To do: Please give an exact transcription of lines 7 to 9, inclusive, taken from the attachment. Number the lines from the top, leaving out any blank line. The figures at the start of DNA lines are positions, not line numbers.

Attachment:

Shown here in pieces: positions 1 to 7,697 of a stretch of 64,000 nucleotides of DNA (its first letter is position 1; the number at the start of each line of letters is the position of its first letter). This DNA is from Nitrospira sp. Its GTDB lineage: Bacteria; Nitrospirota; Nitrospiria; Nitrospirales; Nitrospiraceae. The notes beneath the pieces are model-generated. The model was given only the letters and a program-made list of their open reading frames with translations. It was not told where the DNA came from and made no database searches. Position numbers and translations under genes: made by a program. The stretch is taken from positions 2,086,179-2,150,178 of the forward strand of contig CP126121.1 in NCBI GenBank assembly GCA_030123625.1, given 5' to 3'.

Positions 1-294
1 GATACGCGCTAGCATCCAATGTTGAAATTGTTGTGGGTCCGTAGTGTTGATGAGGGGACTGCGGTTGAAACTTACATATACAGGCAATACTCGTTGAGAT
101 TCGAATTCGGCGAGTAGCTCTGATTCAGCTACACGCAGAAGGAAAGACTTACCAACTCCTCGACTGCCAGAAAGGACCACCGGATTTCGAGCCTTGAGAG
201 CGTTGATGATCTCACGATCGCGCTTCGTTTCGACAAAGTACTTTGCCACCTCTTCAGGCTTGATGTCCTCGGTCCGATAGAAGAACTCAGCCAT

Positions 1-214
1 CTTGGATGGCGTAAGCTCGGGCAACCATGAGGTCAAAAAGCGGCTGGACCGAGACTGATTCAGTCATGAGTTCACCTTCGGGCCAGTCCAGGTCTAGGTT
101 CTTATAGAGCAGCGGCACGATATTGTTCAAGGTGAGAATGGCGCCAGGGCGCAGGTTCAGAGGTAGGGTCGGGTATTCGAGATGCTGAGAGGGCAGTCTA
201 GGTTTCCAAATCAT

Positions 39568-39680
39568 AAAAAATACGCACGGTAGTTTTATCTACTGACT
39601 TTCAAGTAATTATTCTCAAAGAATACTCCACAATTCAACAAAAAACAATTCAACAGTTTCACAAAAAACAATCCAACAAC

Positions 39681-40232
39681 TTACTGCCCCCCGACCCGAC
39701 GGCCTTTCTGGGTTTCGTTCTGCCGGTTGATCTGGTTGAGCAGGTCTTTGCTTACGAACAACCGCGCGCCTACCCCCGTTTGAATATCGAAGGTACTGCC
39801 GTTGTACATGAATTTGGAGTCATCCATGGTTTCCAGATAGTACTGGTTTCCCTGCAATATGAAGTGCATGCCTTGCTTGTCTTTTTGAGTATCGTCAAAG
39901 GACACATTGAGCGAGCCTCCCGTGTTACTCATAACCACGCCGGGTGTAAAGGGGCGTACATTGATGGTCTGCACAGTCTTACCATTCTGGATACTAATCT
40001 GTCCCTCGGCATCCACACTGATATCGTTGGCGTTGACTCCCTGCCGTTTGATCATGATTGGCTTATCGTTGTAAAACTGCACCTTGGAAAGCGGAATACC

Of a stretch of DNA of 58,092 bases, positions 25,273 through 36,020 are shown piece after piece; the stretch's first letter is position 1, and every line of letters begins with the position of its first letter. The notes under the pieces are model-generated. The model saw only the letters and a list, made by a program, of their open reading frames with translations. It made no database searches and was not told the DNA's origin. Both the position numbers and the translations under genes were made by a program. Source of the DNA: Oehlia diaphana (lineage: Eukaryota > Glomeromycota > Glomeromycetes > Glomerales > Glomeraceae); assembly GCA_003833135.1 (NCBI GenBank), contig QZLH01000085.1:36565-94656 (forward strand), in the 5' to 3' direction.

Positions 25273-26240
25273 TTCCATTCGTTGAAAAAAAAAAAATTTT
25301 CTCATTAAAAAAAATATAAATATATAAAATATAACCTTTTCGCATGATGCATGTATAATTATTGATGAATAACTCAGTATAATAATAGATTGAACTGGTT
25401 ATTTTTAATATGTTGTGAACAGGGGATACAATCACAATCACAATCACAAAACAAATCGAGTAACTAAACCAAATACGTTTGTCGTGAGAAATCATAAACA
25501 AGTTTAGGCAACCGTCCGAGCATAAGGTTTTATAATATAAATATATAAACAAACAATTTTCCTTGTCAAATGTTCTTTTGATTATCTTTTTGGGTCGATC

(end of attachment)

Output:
1 CTTGGATGGCGTAAGCTCGGGCAACCATGAGGTCAAAAAGCGGCTGGACCGAGACTGATTCAGTCATGAGTTCACCTTCGGGCCAGTCCAGGTCTAGGTT
101 CTTATAGAGCAGCGGCACGATATTGTTCAAGGTGAGAATGGCGCCAGGGCGCAGGTTCAGAGGTAGGGTCGGGTATTCGAGATGCTGAGAGGGCAGTCTA
201 GGTTTCCAAATCAT